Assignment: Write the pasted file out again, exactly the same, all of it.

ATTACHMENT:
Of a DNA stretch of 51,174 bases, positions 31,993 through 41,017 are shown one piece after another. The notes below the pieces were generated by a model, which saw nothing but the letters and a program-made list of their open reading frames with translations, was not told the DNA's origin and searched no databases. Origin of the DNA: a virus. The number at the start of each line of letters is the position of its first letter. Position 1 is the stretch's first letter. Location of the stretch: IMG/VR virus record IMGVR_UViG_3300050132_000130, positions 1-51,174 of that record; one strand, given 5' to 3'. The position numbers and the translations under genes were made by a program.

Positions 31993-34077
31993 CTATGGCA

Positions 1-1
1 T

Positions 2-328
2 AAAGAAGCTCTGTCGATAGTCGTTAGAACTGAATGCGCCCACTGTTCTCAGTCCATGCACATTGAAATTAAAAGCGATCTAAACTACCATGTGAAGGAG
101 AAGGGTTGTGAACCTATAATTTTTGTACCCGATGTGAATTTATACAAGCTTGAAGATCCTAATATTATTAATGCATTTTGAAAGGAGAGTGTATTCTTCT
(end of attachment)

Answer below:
Of a DNA stretch of 51,174 bases, positions 31,993 through 41,017 are shown one piece after another. The notes below the pieces were generated by a model, which saw nothing but the letters and a program-made list of their open reading frames with translations, was not told the DNA's origin and searched no databases. Origin of the DNA: a virus. The number at the start of each line of letters is the position of its first letter. Position 1 is the stretch's first letter. Location of the stretch: IMG/VR virus record IMGVR_UViG_3300050132_000130, positions 1-51,174 of that record; one strand, given 5' to 3'. The position numbers and the translations under genes were made by a program.

Positions 31993-34077
31993 CTATGGCA

Positions 1-1
1 T

Positions 2-328
2 AAAGAAGCTCTGTCGATAGTCGTTAGAACTGAATGCGCCCACTGTTCTCAGTCCATGCACATTGAAATTAAAAGCGATCTAAACTACCATGTGAAGGAG
101 AAGGGTTGTGAACCTATAATTTTTGTACCCGATGTGAATTTATACAAGCTTGAAGATCCTAATATTATTAATGCATTTTGAAAGGAGAGTGTATTCTTCT